Nevertheless… I can say with some assurance that a bad judge wouldn’t have a chance to pass an unjust sentence if the jury did not first convict; so my focus this time is on that “jury of peers”.  It’s important in a free republic, to be sure, for a defendant’s case to be heard by ordinary blokes like himself, and not just Milord in a powdered wig.  I see an increasing problem, though, with our “ordinariness” as jurors.  Let’s assume, against everything that practical experience has taught me, that those of us with a college degree or other evidence of ability to think independently (not that the former signifies the latter any more) have a chance of being selected and seated.  Even if my college major were biology, I could easily get lost in the muddy layers of today’s DNA evidence.  If a prosecutor tells me that the defendant’s DNA was on the knife, and the defense attorney says, “Sure, but the cops planted it,” how am I to weigh the two claims?  So the prosecutor says, “It was a hot day, and Smith’s hand sweated as he clutched the murder weapon,” that sounds plausible.  Then the defense attorney says, “Too much of a good thing is a bad thing.  The State has found far more DNA on this handle than sweat could possibly leave.”  Wow.  Now I’m ready to toss a coin.  What I’ll do in reality, of course, is cast my vote on the basis of how I feel about cops, how I feel about Perry Mason over here and Hamilton Burger over there, how I feel about the defendant’s looks… and now I’m no better than the hyper-politicized judges about whom I wrote last time.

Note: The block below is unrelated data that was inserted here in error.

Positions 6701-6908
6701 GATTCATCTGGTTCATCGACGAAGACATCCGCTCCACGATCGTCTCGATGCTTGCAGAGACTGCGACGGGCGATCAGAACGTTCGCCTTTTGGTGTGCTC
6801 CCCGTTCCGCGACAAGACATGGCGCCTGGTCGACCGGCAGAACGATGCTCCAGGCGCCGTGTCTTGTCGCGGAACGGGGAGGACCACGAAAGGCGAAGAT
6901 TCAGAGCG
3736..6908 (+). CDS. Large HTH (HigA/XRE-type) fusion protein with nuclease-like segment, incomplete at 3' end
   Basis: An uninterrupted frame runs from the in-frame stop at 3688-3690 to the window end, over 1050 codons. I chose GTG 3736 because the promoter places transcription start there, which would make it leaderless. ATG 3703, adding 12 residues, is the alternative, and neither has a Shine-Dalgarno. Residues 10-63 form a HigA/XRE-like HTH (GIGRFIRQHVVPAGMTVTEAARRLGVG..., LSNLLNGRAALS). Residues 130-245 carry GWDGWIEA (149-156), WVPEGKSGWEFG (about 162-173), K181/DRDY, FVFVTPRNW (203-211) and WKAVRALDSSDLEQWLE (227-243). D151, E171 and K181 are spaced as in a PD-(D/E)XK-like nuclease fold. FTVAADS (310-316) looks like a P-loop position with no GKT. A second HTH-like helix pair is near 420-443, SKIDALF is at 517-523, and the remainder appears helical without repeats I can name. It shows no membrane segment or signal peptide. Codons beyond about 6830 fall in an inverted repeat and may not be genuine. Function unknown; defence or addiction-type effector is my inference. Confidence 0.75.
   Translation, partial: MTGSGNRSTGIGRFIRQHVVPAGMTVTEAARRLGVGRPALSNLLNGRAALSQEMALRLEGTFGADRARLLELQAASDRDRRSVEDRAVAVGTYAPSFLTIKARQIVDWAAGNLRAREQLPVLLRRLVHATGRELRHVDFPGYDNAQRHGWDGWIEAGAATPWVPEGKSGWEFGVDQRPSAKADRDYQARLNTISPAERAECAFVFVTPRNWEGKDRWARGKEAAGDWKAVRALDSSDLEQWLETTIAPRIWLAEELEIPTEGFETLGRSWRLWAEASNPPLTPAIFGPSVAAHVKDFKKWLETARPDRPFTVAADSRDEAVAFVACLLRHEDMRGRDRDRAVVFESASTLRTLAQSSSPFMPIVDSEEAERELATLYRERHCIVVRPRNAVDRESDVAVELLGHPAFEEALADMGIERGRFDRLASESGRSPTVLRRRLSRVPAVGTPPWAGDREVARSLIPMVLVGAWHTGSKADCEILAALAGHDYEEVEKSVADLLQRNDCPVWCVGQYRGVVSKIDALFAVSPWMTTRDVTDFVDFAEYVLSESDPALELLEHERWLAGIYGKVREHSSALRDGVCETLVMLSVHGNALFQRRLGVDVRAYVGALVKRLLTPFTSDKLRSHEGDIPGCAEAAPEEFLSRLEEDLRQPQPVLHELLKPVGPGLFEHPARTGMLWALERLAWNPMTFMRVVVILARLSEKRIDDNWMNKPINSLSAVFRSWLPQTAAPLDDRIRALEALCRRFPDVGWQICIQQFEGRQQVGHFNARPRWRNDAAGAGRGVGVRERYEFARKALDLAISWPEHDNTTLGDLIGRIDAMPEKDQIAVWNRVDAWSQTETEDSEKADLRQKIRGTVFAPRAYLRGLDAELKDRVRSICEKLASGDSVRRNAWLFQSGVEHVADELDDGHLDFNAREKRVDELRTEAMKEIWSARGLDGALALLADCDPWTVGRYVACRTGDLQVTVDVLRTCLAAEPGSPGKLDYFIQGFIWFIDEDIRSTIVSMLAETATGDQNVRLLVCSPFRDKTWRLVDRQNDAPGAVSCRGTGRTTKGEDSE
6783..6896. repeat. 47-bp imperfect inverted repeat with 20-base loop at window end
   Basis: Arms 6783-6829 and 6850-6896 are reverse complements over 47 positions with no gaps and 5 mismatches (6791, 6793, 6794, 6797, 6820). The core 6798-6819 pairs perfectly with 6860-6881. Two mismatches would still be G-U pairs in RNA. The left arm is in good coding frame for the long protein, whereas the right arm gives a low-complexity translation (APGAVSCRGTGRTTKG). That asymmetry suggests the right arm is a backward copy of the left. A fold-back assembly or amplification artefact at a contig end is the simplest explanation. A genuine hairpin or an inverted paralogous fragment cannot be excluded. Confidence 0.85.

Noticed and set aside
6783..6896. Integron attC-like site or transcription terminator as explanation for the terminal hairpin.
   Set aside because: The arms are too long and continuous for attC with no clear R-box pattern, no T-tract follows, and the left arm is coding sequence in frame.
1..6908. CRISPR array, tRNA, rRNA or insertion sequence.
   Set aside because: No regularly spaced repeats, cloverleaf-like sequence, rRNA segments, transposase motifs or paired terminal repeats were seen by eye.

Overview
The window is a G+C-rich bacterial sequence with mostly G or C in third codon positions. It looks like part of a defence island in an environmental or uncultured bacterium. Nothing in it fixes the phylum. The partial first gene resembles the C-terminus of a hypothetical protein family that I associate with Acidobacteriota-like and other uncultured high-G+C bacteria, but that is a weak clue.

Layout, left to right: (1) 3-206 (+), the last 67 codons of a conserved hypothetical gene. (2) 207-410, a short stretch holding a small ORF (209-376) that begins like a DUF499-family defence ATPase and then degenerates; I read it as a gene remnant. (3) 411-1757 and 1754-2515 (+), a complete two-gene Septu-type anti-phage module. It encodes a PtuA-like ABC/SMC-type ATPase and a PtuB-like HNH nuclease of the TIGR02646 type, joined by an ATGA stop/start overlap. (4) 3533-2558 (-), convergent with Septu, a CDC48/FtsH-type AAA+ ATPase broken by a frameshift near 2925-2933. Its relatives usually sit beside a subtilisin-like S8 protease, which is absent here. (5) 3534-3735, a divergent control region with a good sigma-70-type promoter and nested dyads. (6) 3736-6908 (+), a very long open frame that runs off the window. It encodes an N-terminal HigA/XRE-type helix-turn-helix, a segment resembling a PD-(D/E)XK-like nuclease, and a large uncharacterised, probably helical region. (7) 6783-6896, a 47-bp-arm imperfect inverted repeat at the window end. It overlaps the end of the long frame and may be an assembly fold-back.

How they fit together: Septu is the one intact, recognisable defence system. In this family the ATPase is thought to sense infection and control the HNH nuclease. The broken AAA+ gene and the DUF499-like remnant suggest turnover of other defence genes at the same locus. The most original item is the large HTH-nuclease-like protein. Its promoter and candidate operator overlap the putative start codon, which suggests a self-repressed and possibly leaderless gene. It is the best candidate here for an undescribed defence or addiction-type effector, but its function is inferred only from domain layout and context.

But what else can I do?  I’m in over my head.  I am being asked to arbitrate scientific questions over which people with graduate degrees might have an honest and long-standing argument.

In the real world, of course, the exchange I imagined above is unlikely to happen just because most of the heavy artillery is sitting behind the prosecution’s table.  The State (any state) has unlimited resources to go out and recruit expert witnesses—or so its agents seem to think, sitting prettily on our tax dollars.  Prosecutors appear also to know how to “share” evidence with the defense, as legally required, in ways that bury the good stuff.  (For instance, in Steven Avery’s trial, a computer disk that could well have proved exculpatory was very sketchily described at the end of a long list of items submitted to the defense just before the deadline.)  Unless the defense attorney is a high-priced racehorse, he probably doesn’t handle clients involved in complex cases on a regular basis.  The State has a team whose members are well versed in every contingency—and they probably “click” like a team, knowing how to apply finesse here and there during the presentation without quite straying over legal foul lines.